Afghanistan Live News: Explosions Near Kabul Airport; 12 U.S. Service Members Among Those Killed

An explosion near the Kabul airport in Afghanistan has killed at least 12 U.S. service members, according to military officials. The attack comes as U.S.-backed Afghan forces are fighting Taliban insurgents for control of the strategic city of Ghazni, which is just 70 miles south of Kabul.

Here’s what you should be aware of:


In an ISIS suicide bomb assault at an airport gate on Thursday, 12 US military personnel were killed and 15 were injured, according to the Defense Department. A large number of Afghan people were killed or injured. CreditCredit… The New York Times’ Jim Huylebroek

Officials say two suicide bombers attacked a crowded gathering outside Kabul’s Hamid Karzai International Airport on Thursday, killing at least 12 American military personnel and dozens of Afghan civilians.

The US military suffered one of the greatest single American tolls of the war in the last days of its 20-year involvement in Afghanistan.

“Today is a difficult day,” said US Central Command commander Gen. Kenneth F. McKenzie Jr. He also said that the threat was not over.

At a press conference in Washington, General McKenzie said, “We have additional current threats to the airport.”

The explosives exploded near a throng of people waiting to board one of the few remaining evacuation planes out of the airport. Following the blasts, there were reports of gunfire.

The Islamic State claimed credit for the assault in a statement.

General McKenzie verified the American dead toll. He said that 15 additional military personnel had been injured.

The American soldiers, mainly Marines, were part of a 5,800-strong force sent by Vice President Joe Biden to assist with the evacuation of Americans and Afghan friends from the nation after the Taliban’s takeover of Kabul.

“Terrorists assassinated these soldiers while they attempted to save the lives of others,” Defense Secretary Lloyd J. Austin III said on Thursday.

As various hospitals and authorities reported in, estimates of the total dead and injured varied, and the number of dead and wounded was rapidly increasing.

At least 60 people have been confirmed killed, according to an Afghan health official, while at least 140 have been injured. According to another health official, at least 40 people have died and 120 have been injured. The Taliban ordered them not to brief the press, so both officials talked on the condition of anonymity.

Zabihullah Mujahid, a Taliban spokesperson, denounced the assault, saying at least 13 people had been killed and 60 injured.

A New York Times writer witnessed scores of badly injured or dead individuals in one hospital alone.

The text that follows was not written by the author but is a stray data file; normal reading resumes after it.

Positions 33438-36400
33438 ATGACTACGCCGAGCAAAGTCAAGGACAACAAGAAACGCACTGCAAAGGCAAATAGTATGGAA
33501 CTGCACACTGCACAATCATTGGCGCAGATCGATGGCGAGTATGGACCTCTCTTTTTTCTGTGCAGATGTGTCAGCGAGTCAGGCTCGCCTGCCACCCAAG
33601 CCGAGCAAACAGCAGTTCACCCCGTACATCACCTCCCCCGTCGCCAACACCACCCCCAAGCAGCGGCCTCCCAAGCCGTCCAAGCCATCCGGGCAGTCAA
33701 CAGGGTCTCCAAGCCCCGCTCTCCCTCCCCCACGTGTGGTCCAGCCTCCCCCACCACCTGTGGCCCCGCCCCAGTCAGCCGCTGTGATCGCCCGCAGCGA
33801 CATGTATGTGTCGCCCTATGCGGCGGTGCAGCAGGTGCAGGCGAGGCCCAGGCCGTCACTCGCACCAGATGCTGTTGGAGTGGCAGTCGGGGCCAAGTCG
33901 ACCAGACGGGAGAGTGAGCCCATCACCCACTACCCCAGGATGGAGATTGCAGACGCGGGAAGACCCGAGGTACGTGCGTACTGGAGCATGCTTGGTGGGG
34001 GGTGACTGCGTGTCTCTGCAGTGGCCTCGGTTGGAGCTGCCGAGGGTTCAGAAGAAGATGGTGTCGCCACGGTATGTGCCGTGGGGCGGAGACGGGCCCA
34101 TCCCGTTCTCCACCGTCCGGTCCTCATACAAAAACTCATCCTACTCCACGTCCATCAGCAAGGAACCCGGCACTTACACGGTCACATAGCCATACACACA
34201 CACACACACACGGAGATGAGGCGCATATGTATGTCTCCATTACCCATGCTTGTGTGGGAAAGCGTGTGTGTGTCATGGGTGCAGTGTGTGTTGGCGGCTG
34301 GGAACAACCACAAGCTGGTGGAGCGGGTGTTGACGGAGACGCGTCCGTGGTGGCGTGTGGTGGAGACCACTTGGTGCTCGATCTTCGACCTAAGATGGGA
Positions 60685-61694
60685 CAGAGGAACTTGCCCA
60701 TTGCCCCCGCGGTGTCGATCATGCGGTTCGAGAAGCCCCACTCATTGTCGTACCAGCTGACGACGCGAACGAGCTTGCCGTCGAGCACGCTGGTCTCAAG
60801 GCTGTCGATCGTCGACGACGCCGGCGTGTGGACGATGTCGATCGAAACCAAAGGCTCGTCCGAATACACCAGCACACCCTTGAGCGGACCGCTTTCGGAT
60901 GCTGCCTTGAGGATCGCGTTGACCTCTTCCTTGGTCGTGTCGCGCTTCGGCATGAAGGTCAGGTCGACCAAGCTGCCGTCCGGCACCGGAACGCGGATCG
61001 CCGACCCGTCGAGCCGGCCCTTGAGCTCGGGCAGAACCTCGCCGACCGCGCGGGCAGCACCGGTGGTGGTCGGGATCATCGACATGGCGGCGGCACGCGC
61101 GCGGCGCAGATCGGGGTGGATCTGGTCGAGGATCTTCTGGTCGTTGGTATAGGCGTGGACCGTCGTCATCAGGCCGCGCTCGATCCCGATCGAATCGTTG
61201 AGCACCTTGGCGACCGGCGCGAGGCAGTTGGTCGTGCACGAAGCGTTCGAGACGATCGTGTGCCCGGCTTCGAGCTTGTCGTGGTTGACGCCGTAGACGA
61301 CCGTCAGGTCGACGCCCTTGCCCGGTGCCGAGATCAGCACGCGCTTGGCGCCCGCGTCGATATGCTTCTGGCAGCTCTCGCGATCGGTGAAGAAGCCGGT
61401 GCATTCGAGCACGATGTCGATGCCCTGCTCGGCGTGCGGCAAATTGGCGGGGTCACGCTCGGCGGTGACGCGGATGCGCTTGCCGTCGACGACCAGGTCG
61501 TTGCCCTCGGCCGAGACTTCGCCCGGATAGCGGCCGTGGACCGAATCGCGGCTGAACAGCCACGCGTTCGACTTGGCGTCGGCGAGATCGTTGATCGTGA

Hundreds of people had come.

attempting to flee the city


Hundreds of people had come.

attempting to flee the city


Hundreds of people had come.

attempting to flee the city


Hundreds of people had come.

attempting to flee the city

The night before the assault, a senior US official warned of a “particular” and “credible” threat from an Islamic State offshoot, the Islamic State of Khorasan, or ISIS-K, near the airport, and Western countries started encouraging citizens to flee the region.

Even with such a precise warning, military experts say it would be impossible to see a suicide bomber wearing a hidden explosive vest in a large crowd like the one at the airport.

Mr. Austin stated in a statement Thursday that “we will not be dissuaded from the job at hand,” implying that evacuations from Kabul airport will continue in the last four days until the deadline of Aug. 31.

“To do anything less — particularly now — would be a disgrace to the mission and sacrifice these men and women have made for our nation and the Afghan people,” he added.

Thousands of Afghan residents and foreign nationals have congregated outside the airport’s gates, which has a military and civilian side, since the Taliban took control earlier this month, anxious to be flown out of the country. As individuals rushed for evacuation aircraft, the scene degenerated into pandemonium at moments.

Evacuation planes were ongoing, according to two US military sources, but it was unclear if any airport gates were open.

In a tweet, Pentagon press secretary John Kirby stated, “We can confirm that the explosion at the Abbey Gate was the result of a sophisticated assault that resulted in a number of US and civilian fatalities.” “At least one additional explosion has been confirmed at or near the Baron Hotel, which is a short distance from Abbey Gate.”